During his brief tenure, His Holiness Pope Francis has won a great deal of admiration and respect from Catholics and non-Catholics alike – and deservedly so. He has been fearlessly outspoken on the issues of poverty, inequality, predatory capitalism, warfare and prejudice. He is the first Pope in history to actively reach in friendship out to leaders of other faiths, including Judaism and Islam. He even acknowledges and blesses the non-believers. According to some accounts, the Argentine-born Pontiff also danced a mean tango in his salad days.

And as a Jesuit, he knows something about science. The Order of the Society of Jesus has produced a large number of prominent scientific minds over the centuries. Pope Francis himself has a background in chemistry, having trained as a Chemical Technician as a young man. To Jesuits, there is no contradiction between science and faith.  Br. Guy Consolmago, an American-born research astronomer working at the Vatican, once told the Canadian media that “science is like…playing a puzzle with God…[He] sets the puzzles, and after I solve one, I can hear Him cheering, ‘Great! That was wonderful, now here’s the next one.’”

Climate science and chemistry are only tangentially related, but understanding of them requires the same scientific mindset and insights. When His Holiness says that climate change is a real threat, you can bet that he knows what he’s talking about.

Not surprisingly, conservative elements in the U.S. government and corporate media beg to differ, scientific evidence notwithstanding. Typically, these people are saying that the Pope should stick to matters of faith and “leave science to the scientists.” Wait…isn’t Pope Francis a scientist? And for Roman Catholics, isn’t the Holy Father supposed to be infallible?

One can understand why a dour Presbyterian like Republican Senator Jim Inhofe of Oklahoma might take issue with the leader of the Catholic Church and his views. But ironically, many of the Pope’s biggest critics and detractors are self-proclaimed Catholics themselves, most of whom claim to be devout. Case in point: former Pennsylvania senator Rick Santorum. According to a 2013 article in Christianity Today, Santorum considers himself a devout Roman Catholic. He and his wife attend Mass on a daily basis, and he considers his faith to be the basis of his political and social beliefs. One even suspects he’d like to see a return to the Middle Ages when the Pope reigned supreme over secular kings; he has publicly stated that he doesn’t believe in “an America where the separation of church and state is absolute.”

Given such strong religious convictions, why does Santorum tell the spiritual leader of his church to stop talking about climate change and  “leave science to the scientists”? Particularly when this spiritual leader, with his scientific experience and background, states that protection of the environment is “moral imperative” and a “sacred duty”?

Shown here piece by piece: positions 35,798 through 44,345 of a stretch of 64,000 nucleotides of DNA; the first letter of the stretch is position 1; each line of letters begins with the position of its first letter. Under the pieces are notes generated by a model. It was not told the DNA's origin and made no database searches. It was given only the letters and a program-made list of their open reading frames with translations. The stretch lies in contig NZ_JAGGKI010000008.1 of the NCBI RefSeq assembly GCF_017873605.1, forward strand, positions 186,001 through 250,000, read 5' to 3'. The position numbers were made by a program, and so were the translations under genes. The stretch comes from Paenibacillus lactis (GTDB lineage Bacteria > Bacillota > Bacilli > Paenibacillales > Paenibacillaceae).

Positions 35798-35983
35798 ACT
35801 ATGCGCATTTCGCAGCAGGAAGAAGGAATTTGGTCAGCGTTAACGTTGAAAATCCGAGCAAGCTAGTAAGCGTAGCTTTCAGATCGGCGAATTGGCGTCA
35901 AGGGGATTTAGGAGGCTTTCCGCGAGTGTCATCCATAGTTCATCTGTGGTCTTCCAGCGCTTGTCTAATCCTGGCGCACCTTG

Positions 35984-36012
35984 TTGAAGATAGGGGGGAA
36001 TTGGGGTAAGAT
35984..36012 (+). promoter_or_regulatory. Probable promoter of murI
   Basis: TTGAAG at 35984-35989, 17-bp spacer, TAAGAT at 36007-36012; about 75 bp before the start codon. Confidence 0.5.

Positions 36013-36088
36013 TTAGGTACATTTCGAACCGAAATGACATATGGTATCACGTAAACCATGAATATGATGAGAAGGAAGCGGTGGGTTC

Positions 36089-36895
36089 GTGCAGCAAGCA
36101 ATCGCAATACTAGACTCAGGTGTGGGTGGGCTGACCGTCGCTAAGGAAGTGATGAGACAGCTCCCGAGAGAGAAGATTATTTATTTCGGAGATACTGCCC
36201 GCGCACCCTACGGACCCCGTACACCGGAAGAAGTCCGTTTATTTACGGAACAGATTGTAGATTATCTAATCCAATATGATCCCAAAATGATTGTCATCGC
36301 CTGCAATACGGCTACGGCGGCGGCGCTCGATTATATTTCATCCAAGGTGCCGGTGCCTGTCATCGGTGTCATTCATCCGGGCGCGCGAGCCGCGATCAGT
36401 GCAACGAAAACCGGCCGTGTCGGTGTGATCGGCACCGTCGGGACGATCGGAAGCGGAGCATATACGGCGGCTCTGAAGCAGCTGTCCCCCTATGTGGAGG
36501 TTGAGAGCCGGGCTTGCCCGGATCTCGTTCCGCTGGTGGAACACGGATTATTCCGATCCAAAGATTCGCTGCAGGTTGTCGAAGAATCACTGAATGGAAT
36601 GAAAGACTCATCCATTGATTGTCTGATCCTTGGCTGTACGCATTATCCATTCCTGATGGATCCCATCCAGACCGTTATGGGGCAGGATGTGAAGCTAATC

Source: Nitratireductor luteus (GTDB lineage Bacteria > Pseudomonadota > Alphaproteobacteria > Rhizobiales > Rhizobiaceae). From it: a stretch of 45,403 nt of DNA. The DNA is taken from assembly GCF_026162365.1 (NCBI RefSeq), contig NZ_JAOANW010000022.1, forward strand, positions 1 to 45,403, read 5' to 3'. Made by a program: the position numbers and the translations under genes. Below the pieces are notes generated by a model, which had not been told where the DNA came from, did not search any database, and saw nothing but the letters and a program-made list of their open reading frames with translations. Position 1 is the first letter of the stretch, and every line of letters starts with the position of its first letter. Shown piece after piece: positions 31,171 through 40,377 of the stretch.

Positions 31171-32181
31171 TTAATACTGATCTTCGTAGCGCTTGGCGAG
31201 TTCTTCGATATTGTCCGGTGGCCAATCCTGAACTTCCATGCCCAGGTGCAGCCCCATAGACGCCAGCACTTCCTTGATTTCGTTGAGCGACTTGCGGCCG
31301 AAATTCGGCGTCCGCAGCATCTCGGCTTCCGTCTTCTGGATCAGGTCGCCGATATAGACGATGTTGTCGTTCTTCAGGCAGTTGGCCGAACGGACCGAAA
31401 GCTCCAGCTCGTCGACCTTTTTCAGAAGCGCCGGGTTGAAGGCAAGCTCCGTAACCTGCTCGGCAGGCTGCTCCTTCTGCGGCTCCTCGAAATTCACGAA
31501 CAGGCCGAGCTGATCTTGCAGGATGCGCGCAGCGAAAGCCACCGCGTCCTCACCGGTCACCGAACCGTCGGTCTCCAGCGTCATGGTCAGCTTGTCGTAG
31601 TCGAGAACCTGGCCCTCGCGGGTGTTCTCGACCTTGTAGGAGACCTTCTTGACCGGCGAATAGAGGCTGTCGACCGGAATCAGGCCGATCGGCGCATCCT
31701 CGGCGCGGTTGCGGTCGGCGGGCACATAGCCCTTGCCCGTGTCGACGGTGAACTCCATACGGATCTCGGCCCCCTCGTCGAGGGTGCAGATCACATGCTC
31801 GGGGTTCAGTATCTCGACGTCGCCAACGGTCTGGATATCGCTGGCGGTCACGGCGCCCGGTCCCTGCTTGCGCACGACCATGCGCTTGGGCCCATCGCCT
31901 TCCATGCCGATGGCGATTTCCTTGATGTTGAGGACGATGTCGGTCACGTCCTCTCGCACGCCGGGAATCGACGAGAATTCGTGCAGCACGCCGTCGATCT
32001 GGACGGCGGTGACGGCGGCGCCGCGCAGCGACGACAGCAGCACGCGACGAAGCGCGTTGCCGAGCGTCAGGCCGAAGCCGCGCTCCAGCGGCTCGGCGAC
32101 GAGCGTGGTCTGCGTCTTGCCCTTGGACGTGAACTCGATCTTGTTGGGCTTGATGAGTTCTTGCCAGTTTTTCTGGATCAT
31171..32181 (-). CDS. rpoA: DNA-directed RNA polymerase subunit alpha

On a recent edition of Fox “News,” he told Chris Wallace that: “We have to make public policy with regard to the environmental policy . . . . Whether we like it or not, people in government have to make decisions with respect to our public policy that affect American workers.”

Really, Rick?

It’s no secret that Santorum, like his fellow neo-cons of all stripes, is in bed with the fossil fuel industry. He is on record with talk show host Glenn Beck on this issue: “Drill everywhere…We have huge stores. 263 years of oil…almost 200 years of gas, and 300 years of coal.”

Assuming Santorum’s figures are correct, he either misses the point or is deliberately disregarding the evidence that emissions from these energy sources are slowly burning up the planet. It’s hard to know exactly what he’s thinking, though it’s a good bet that, like former Secretary of the Interior James G. Watt, he’s counting on Jesus to return to earth and remake the world.  Watt publicly said: “I do not know how many future generations we can count on before the Lord returns,” but in the meantime, “We will mine more, drill more, cut more timber.”

It is significant that the present Pope took the name of Saint Francis of Assisi, the patron saint of nature the environment.  In a day and age when men and women in power, whose only gods are Mammon and the Golden Calf, are hell-bound and determined to wring every ounce of life out of the planet for short-term profits, the environment needs equally powerful advocates.




K.J. McElrath is a former history and social studies teacher who has long maintained a keen interest in legal and social issues. In addition to writing for The Ring of Fire, he is the author of two published novels: Tamanous Cooley, a darkly comic environmental twist on Dante's Inferno, and The Missionary's Wife, a story of the conflict between human nature and fundamentalist religious dogma. When not engaged in journalistic or literary pursuits, K.J. works as an entertainer and film composer.